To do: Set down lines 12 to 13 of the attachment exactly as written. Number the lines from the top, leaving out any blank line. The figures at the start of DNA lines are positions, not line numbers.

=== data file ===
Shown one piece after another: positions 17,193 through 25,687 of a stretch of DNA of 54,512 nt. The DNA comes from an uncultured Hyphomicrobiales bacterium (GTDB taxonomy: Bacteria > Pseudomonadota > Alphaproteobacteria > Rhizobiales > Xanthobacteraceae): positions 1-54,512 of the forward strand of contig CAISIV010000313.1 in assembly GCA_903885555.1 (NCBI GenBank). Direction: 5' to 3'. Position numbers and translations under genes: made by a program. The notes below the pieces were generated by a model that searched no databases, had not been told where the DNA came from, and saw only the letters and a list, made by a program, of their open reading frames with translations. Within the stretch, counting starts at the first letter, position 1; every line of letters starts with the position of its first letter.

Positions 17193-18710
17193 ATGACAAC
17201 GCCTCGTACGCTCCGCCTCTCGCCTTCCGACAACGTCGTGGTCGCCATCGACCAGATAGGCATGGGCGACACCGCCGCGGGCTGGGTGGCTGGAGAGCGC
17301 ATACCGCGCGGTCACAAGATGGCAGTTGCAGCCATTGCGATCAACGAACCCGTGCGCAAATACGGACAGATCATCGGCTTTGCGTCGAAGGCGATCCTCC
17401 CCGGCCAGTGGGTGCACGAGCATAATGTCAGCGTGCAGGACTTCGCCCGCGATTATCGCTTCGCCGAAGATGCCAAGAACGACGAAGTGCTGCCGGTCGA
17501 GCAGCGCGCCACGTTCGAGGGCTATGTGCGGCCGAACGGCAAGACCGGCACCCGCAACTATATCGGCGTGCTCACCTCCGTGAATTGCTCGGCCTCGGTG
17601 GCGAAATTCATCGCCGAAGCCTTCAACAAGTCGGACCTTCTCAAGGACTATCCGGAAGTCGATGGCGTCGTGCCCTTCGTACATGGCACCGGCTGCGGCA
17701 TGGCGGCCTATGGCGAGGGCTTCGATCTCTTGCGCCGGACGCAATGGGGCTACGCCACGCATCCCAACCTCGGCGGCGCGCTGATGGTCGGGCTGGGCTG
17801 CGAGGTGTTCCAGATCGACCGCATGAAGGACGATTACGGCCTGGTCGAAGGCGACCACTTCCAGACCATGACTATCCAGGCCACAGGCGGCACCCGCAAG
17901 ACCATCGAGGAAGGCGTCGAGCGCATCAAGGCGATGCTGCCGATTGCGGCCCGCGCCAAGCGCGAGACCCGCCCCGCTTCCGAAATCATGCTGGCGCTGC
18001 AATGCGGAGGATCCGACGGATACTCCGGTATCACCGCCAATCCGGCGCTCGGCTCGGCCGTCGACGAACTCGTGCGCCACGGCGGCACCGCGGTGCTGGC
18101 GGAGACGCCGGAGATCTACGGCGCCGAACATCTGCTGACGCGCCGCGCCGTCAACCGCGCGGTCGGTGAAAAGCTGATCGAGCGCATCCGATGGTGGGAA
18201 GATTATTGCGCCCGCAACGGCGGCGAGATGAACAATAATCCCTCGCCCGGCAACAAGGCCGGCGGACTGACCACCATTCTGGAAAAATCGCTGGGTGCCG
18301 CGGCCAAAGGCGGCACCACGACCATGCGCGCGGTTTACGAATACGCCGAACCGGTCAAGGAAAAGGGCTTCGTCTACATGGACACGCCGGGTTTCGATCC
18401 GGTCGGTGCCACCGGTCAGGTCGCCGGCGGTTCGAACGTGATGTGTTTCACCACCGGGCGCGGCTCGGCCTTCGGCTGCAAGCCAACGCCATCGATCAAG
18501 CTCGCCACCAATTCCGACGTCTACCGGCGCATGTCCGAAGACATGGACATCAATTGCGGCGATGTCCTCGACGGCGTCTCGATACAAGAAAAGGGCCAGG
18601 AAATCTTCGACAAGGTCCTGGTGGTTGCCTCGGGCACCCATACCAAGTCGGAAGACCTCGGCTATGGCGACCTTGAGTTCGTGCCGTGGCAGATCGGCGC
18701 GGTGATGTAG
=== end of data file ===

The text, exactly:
18001 AATGCGGAGGATCCGACGGATACTCCGGTATCACCGCCAATCCGGCGCTCGGCTCGGCCGTCGACGAACTCGTGCGCCACGGCGGCACCGCGGTGCTGGC
18101 GGAGACGCCGGAGATCTACGGCGCCGAACATCTGCTGACGCGCCGCGCCGTCAACCGCGCGGTCGGTGAAAAGCTGATCGAGCGCATCCGATGGTGGGAA